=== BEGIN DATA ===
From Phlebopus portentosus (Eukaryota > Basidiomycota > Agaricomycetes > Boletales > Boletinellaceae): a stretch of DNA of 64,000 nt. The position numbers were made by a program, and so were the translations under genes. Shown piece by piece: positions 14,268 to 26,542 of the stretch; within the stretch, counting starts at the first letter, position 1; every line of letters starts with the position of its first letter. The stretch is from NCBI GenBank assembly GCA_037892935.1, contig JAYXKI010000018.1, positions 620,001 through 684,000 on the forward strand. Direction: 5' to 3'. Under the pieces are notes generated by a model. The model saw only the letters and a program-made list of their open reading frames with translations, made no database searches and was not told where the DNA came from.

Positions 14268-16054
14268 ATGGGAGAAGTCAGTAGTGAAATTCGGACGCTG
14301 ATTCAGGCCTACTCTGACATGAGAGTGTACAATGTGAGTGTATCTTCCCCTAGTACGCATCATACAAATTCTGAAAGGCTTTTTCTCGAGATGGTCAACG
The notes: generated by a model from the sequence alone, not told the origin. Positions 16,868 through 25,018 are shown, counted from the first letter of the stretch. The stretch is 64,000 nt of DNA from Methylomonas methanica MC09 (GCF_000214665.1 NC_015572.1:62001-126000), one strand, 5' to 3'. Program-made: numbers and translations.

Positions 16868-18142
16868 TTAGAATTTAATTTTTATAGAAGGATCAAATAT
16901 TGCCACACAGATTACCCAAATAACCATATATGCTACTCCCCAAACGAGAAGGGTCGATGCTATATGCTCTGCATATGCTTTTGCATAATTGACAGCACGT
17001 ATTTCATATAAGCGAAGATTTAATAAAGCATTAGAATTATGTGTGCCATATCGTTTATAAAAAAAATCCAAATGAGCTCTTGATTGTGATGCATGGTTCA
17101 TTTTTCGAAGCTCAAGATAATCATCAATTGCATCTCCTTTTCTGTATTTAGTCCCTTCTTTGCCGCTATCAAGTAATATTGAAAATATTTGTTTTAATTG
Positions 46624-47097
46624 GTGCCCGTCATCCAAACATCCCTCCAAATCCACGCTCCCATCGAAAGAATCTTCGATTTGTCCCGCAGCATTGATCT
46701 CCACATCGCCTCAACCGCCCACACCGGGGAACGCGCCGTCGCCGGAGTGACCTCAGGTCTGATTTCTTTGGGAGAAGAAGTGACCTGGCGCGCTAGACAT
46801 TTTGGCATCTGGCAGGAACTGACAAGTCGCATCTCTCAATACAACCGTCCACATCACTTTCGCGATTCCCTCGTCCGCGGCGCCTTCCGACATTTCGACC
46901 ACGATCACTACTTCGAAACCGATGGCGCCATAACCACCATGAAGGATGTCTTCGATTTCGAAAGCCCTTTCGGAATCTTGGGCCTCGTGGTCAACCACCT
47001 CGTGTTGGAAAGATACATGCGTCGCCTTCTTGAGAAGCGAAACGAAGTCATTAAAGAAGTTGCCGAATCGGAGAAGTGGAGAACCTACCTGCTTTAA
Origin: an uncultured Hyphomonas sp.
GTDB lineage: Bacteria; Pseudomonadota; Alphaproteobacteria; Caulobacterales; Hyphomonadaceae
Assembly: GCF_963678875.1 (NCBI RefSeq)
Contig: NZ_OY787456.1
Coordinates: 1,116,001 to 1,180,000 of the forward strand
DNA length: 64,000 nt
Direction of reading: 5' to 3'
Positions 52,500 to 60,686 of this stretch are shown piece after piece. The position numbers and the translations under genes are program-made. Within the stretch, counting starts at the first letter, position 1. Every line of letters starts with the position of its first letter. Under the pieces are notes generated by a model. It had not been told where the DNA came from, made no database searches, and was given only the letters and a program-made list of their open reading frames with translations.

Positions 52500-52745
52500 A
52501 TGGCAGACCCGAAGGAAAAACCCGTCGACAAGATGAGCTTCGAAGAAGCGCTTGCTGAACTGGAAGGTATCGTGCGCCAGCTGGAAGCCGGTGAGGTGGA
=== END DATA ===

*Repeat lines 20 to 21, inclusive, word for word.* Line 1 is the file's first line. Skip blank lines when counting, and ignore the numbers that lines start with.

Contig: NZ_OY787456.1
Coordinates: 1,116,001 to 1,180,000 of the forward strand